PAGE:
Iron Age | The Sleeping Eye | 20 Buck Spin

When Austin, Texas’ Iron Age first appeared, their 2006 debut LP, Constant Struggle, came via Youngblood Records, a legendary hardcore label that usually propelled punk and youth crew bands such as Carry On, Desperate Measures, Our Turn, and Lights Out into the public eye. However, Iron Age came slinging Cro-Mags and mid-’80s-Agnostic-Front crossover, with lead vocalist Jason Tarpey being compared to Motörhead’s Lemmy Kilmister, Integrity’s Dwid Hellion, and Earth Crisis’ Karl Buechner. Their peers in the mid 2000s were Blacklisted and No Warning, and their 2006 single, Butcher’s Bill, was on Lockin’ Out Records alongside labelmates Righteous Jams and Mental.

After releasing a 7” with psychedelic cover art, The Way Is Narrow, on Painkiller Records in 2008, their 2009 follow-up LP, The Sleeping Eye, was released via Tee Pee Records, started by Jay Mascis of Witch, Dinosaur Jr, and Deep Wound. The label boasted killer stoner rock with the likes of Nebula, The Atomic Bitchwax, Spirit Caravan, and Earthless.

The Sleeping Eye, immortalized in a stellar reissue from 20 Buck Spin on Oct. 11, erupted with thick, hazy riffs after plodding slowly out of the gate in the first half of the over-six-minute opener, “Sleeping Eye of the Watcher.” Iron Age’s guitar work had been elevated to a sinister metallic epic, and the songwriting and thunderous, layered production warned ears that this mammoth album was something different. At five minutes in, organs and chants are heard.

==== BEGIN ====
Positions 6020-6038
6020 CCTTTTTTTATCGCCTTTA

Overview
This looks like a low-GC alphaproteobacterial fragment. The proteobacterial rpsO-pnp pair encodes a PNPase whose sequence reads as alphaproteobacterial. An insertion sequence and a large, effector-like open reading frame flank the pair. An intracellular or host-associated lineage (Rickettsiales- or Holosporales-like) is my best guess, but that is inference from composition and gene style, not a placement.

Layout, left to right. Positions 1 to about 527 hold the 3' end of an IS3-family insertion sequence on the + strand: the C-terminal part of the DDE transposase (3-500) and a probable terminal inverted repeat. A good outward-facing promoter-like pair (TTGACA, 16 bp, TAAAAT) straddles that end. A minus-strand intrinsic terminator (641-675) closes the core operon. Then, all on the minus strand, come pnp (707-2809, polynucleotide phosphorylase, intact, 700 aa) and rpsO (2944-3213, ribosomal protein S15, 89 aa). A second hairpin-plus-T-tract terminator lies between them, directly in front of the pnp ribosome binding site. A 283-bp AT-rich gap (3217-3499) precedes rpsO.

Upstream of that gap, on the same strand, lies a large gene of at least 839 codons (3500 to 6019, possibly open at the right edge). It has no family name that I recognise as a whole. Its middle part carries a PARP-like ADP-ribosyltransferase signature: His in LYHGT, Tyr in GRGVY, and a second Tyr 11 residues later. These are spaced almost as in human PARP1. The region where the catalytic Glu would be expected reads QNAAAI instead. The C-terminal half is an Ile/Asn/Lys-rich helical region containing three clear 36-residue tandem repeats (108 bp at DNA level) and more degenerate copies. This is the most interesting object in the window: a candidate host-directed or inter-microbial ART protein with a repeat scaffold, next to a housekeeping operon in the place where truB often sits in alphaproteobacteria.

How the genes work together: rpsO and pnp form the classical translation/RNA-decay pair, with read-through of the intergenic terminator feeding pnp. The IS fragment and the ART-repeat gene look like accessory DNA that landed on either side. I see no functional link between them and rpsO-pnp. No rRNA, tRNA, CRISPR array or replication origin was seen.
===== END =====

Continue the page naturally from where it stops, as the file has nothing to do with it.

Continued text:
20 Buck Spin wanted this lesser-known LP to be recognized as the modern classic it is. They tapped Jerry “Wyrmwalk” Hionis specifically to create all-new artwork that embraces the Lovecraftian influences dripping from the tonal adoration and lyrical themes. The lofty goal was achieved with stunning vision and risk taking.

The rest of The Sleeping Eye—featuring classic tracks like “Dispossessed,” the thrash-fueled “A Younger Earth,” and the two-part, over-nine-minute “Arcana Pt. 1” and “Arcana Pt. 2.”—certainly kicks into high gear with nods to Corrosion Of Conformity’s Animosity from 1985 and Cro-Mags’ Best Wishes from 1989. Iron Age channel a demonic sound with the Sabbath- and Cathedral-influenced riffs employed on the opening to “Burden of Empire.” Certainly, any fan of current bands like FORESEEN and Power Trip will dig. This is no coincidence, as Iron Age’s members have spent time in Eternal Champion, Mammoth Grinder, Hatred Surge, and others.


Nekromantix | “3 Decades of Darkle” | MVD

Just in time for Halloween, Nekromantix give the drooling hordes a radiant 4K Blu-ray celebrating their demonic stroll through the last 30 years. Beginning in Copenhagen, Denmark, in 1989, Kim Nekroman and his coffin upright bass have soared through nine LPs. The concert featured in “3 Decades of Darkle” was filmed in 2019 at The Observatory in Santa Ana, California, and the film is directed by Vicente Cordero, writer and director of 2019’s “Room 37: The Mysterious Death of Johnny Thunders” alongside his brother, Fernando Cordero Caballero.

MVD issues this limited-edition package boasting exclusive interviews and rare photos on Oct. 29. The stunning eight-panel Digipak will include a DVD, audio CD, and a digital version of the set, in which Nekromantix rip through beloved, classic psychobilly songs like “Struck By a Wrecking Ball,” “Demons Are a Girl’s Best Friend,” “Gargoyles Over Copenhagen,” “Subcultural Girl,” “Brought Back To Life,” “Horny in a Hearse,” “Haunted Cathouse,” and “Who Killed the Cheerleader?”